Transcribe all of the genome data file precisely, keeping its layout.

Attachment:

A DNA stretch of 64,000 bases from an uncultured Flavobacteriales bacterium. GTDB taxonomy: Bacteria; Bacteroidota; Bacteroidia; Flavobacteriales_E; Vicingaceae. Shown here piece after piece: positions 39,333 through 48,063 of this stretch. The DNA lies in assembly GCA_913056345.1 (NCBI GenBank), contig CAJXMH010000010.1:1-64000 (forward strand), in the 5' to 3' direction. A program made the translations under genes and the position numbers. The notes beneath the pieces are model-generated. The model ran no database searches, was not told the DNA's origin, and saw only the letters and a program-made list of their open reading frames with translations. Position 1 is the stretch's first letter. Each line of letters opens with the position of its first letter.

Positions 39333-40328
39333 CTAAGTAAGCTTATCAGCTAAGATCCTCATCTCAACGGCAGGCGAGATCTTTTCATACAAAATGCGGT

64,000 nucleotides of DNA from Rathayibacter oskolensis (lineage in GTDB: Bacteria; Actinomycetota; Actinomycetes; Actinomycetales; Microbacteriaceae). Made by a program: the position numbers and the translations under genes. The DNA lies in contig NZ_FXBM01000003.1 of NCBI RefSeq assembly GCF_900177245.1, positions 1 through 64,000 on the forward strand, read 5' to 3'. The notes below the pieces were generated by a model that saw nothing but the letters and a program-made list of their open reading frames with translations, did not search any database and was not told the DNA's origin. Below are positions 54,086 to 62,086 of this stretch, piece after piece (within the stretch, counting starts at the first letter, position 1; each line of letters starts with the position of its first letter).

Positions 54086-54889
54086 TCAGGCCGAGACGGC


A DNA stretch of 64,000 bases from an uncultured Flavobacteriales bacterium. GTDB taxonomy: Bacteria; Bacteroidota; Bacteroidia; Flavobacteriales_E; Vicingaceae. Shown here piece after piece: positions 39,333 through 48,063 of this stretch. The DNA lies in assembly GCA_913056345.1 (NCBI GenBank), contig CAJXMH010000010.1:1-64000 (forward strand), in the 5' to 3' direction. A program made the translations under genes and the position numbers. The notes beneath the pieces are model-generated. The model ran no database searches, was not told the DNA's origin, and saw only the letters and a program-made list of their open reading frames with translations. Position 1 is the stretch's first letter. Each line of letters opens with the position of its first letter.

Positions 39333-40328
39333 CTAAGTAAGCTTATCAGCTAAGATCCTCATCTCAACGGCAGGCGAGATCTTTTCATACAAAATGCGGT

64,000 nucleotides of DNA from Rathayibacter oskolensis (lineage in GTDB: Bacteria; Actinomycetota; Actinomycetes; Actinomycetales; Microbacteriaceae). Made by a program: the position numbers and the translations under genes. The DNA lies in contig NZ_FXBM01000003.1 of NCBI RefSeq assembly GCF_900177245.1, positions 1 through 64,000 on the forward strand, read 5' to 3'. The notes below the pieces were generated by a model that saw nothing but the letters and a program-made list of their open reading frames with translations, did not search any database and was not told the DNA's origin. Below are positions 54,086 to 62,086 of this stretch, piece after piece (within the stretch, counting starts at the first letter, position 1; each line of letters starts with the position of its first letter).

Positions 54086-54889
54086 TCAGGCCGAGACGGC